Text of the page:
This research received funding from the European Union, Marie Curie ITN AMBER, 317338.
Availability of data and materials
All supporting data are included in the main paper and in the additional supporting files.
PR and SA conceived and designed the experiments and analyzed the data. SA drafted the manuscript. AAF and AG participated in the design of the experiments and in the analyses of the data. All authors read and approved the final manuscript.
The authors declare that they have no competing interests.
Consent for publication
Ethics approval and consent to participate
Open AccessThis article is distributed under the terms of the Creative Commons Attribution 4.0 International License (http://creativecommons.org/licenses/by/4.0/), which permits unrestricted use, distribution, and reproduction in any medium, provided you give appropriate credit to the original author(s) and the source, provide a link to the Creative Commons license, and indicate if changes were made. The Creative Commons Public Domain Dedication waiver (http://creativecommons.org/publicdomain/zero/1.0/) applies to the data made available in this article, unless otherwise stated.
- Vazquez-Rivera D, Gonzalez O, Guzman-Rodriguez J, Diaz-Perez AL, Ochoa-Zarzosa A, Lopez-Bucio J, Meza-Carmen V, Campos-Garcia J. Cytotoxicity of cyclodipeptides from Pseudomonas aeruginosa PAO1 leads to apoptosis in human cancer cell lines. Biomed Res Int. 2015;2015:197608.View ArticlePubMedPubMed CentralGoogle Scholar
- Fukushima K, Yazawa K, Arai T. Biological activities of albonoursin. J Antibiot (Tokyo). 1973;26(3):175–6.View ArticleGoogle Scholar
- Macwilliam IC. A survey of the antibiotic powers of yeasts. J Gen Microbiol. 1959;21:410–4.View ArticlePubMedGoogle Scholar
- Oro L, Ciani M, Comitini F. Antimicrobial activity of Metschnikowia pulcherrima on wine yeasts. J Appl Microbiol. 2014;116(5):1209–17.View ArticlePubMedGoogle Scholar
- Belin P, Le Du MH, Fielding A, Lequin O, Jacquet M, Charbonnier JB, Lecoq A, Thai R, Courcon M, Masson C, et al. Identification and structural basis of the reaction catalyzed by CYP121, an essential cytochrome P450 in Mycobacterium tuberculosis. Proc Natl Acad Sci U S A. 2009;106(18):7426–31.View ArticlePubMedPubMed CentralGoogle Scholar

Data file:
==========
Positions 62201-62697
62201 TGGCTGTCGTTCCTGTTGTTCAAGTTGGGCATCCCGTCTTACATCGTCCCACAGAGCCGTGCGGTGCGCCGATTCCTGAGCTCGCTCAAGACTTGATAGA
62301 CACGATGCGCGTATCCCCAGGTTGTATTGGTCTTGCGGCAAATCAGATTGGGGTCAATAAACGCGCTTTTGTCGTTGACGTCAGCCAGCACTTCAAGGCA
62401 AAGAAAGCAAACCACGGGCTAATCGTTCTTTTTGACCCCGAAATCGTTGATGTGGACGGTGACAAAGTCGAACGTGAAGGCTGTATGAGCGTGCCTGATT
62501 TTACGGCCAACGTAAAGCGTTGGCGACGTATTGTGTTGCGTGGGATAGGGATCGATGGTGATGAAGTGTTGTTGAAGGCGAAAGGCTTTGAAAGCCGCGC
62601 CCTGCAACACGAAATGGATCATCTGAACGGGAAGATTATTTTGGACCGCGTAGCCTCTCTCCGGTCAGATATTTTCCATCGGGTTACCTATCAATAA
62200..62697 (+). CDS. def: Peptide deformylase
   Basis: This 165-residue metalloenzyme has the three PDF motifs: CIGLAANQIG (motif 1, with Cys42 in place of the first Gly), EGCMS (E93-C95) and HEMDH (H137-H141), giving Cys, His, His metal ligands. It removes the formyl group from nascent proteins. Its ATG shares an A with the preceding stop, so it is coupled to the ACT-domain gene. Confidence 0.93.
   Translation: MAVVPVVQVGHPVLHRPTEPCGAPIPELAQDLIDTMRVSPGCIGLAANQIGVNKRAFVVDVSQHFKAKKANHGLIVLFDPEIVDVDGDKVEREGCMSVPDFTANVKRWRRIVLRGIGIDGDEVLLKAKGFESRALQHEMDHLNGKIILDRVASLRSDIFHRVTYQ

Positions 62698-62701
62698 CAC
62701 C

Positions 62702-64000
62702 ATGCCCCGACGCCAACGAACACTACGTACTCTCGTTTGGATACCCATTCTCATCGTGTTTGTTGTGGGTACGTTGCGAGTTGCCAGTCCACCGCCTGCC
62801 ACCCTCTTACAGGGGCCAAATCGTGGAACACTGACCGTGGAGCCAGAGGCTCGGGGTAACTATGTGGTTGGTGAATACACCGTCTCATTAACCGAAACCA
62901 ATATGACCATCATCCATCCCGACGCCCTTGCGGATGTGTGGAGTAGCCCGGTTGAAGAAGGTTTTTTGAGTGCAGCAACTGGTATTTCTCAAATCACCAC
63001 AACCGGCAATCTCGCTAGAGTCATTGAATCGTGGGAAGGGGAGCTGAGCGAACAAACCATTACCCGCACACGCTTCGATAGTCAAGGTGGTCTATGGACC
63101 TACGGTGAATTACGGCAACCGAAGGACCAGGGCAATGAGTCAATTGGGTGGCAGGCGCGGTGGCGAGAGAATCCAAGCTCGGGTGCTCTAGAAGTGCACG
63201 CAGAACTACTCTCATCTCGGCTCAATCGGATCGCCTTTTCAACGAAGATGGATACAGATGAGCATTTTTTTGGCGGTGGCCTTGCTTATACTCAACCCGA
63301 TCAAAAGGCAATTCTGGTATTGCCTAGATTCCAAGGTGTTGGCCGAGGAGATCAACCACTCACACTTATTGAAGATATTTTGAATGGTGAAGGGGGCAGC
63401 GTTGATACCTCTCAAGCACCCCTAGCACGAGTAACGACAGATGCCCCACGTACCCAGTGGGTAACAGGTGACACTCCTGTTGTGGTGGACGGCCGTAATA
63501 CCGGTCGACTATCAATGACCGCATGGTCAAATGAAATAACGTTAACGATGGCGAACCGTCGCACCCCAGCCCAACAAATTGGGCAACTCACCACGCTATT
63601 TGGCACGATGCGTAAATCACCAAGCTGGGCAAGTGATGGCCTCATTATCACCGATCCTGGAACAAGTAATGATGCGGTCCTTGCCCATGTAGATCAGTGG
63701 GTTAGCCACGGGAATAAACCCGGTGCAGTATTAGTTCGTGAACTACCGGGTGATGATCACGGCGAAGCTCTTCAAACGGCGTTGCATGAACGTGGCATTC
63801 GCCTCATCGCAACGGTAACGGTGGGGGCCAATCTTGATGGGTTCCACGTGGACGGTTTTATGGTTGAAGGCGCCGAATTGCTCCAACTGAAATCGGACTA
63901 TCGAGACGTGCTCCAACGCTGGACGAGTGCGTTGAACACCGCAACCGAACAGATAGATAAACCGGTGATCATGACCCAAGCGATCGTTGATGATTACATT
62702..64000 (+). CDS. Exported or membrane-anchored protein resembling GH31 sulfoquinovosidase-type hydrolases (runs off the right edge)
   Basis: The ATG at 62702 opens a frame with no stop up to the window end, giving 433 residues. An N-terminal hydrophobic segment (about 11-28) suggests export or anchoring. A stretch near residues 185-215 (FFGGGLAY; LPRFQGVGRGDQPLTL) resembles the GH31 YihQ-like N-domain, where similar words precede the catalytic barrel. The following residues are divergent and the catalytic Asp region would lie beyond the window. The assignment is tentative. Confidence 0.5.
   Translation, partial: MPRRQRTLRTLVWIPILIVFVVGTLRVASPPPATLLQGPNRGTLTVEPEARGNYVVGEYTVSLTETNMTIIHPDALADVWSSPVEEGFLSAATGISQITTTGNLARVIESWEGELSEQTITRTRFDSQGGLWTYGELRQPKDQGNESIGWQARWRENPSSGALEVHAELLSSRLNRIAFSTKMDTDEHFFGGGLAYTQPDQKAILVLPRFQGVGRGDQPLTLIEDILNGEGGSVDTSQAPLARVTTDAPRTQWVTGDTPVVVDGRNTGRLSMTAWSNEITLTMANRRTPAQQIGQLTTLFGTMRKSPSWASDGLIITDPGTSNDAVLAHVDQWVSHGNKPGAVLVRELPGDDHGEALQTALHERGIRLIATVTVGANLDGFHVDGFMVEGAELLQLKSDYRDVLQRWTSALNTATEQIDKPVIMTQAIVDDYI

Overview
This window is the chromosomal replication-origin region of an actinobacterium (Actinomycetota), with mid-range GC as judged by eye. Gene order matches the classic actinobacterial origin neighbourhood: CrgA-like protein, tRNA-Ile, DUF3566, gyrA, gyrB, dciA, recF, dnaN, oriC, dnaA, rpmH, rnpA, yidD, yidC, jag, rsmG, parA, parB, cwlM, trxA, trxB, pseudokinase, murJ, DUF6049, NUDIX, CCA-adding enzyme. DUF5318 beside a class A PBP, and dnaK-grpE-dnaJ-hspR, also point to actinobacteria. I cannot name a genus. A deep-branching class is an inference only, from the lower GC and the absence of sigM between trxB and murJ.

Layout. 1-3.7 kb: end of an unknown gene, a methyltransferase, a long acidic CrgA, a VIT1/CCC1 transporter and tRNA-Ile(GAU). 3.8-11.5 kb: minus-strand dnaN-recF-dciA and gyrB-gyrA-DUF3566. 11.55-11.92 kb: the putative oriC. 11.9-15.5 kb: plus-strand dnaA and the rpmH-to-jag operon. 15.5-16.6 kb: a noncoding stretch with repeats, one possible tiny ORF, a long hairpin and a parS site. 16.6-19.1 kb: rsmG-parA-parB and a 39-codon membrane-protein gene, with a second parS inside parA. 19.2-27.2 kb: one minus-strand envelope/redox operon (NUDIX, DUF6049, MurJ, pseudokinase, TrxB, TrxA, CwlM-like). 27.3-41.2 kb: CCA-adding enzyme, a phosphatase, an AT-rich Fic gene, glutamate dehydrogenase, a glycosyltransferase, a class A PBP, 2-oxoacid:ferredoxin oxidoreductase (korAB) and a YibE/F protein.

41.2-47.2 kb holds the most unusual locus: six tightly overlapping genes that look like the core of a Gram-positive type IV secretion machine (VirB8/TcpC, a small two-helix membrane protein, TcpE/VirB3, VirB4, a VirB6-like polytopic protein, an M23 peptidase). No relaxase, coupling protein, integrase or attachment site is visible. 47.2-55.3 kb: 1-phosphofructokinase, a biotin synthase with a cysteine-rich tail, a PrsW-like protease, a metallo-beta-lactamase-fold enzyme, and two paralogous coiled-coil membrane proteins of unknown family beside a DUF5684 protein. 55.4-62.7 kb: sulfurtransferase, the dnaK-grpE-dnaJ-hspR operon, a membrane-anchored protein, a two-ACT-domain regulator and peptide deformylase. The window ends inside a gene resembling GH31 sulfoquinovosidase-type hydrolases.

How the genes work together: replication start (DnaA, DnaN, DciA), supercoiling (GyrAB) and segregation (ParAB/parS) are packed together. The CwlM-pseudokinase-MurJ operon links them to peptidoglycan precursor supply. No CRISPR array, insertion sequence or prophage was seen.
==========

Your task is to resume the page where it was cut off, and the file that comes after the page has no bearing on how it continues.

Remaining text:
- McLean KJ, Carroll P, Lewis DG, Dunford AJ, Seward HE, Neeli R, Cheesman MR, Marsollier L, Douglas P, Smith WE, et al. Characterization of active site structure in CYP121. A cytochrome P450 essential for viability of Mycobacterium tuberculosis H37Rv. J Biol Chem. 2008;283(48):33406–16.View ArticlePubMedPubMed CentralGoogle Scholar
- Canale-Parola E. A red pigment produced by aerobic sporeforming bacteria. Arch Mikrobiol. 1963;46:414–27.View ArticleGoogle Scholar
- Kluyver AJ, van der Walt JP, van Triet AJ. Pulcherrimin, the pigment of Candida pulcherrima. Proc Natl Acad Sci U S A. 1953;39(7):583–93.View ArticlePubMedPubMed CentralGoogle Scholar
- MacDonald JC. Biosynthesis of pulcherriminic acid. Biochem J. 1965;96:533–8.View ArticlePubMedPubMed CentralGoogle Scholar
- Uffen RL, Canale-Parola E. Synthesis of pulcherriminic acid by Bacillus subtilis. J Bacteriol. 1972;111(1):86–93.PubMedPubMed CentralGoogle Scholar
- Sipiczki M. Metschnikowia strains isolated from botrytized grapes antagonize fungal and bacterial growth by iron depletion. Appl Environ Microbiol. 2006;72(10):6716–24.View ArticlePubMedPubMed CentralGoogle Scholar
- Turkel S, Ener B. Isolation and characterization of new Metschnikowia pulcherrima strains as producers of the antimicrobial pigment pulcherrimin. Z Naturforsch C. 2009;64(5–6):405–10.PubMedGoogle Scholar
- Turkel S, Korukluoglu M, Yavuz M. Biocontrol activity of the local strain of Metschnikowia pulcherrima on different postharvest pathogens. Biotechnol Res Int. 2014;2014:397167.View ArticlePubMedPubMed CentralGoogle Scholar
- Gondry M, Sauguet L, Belin P, Thai R, Amouroux R, Tellier C, Tuphile K, Jacquet M, Braud S, Courcon M, et al. Cyclodipeptide synthases are a family of tRNA-dependent peptide bond-forming enzymes. Nat Chem Biol. 2009;5(6):414–20.View ArticlePubMedGoogle Scholar
- Sauguet L, Moutiez M, Li Y, Belin P, Seguin J, Le Du MH, Thai R, Masson C, Fonvielle M, Pernodet JL, et al. Cyclodipeptide synthases, a family of class-I aminoacyl-tRNA synthetase-like enzymes involved in non-ribosomal peptide synthesis. Nucleic Acids Res. 2011;39(10):4475–89.View ArticlePubMedPubMed CentralGoogle Scholar
- Cryle MJ, Bell SG, Schlichting I. Structural and biochemical characterization of the cytochrome P450 CypX (CYP134A1) from Bacillus subtilis: a cyclo-L-leucyl-L-leucyl dipeptide oxidase. Biochemistry. 2010;49(34):7282–96.View ArticlePubMedGoogle Scholar
- Alekshun MN, Levy SB. The mar regulon: multiple resistance to antibiotics and other toxic chemicals. Trends Microbiol. 1999;7(10):410–3.View ArticlePubMedGoogle Scholar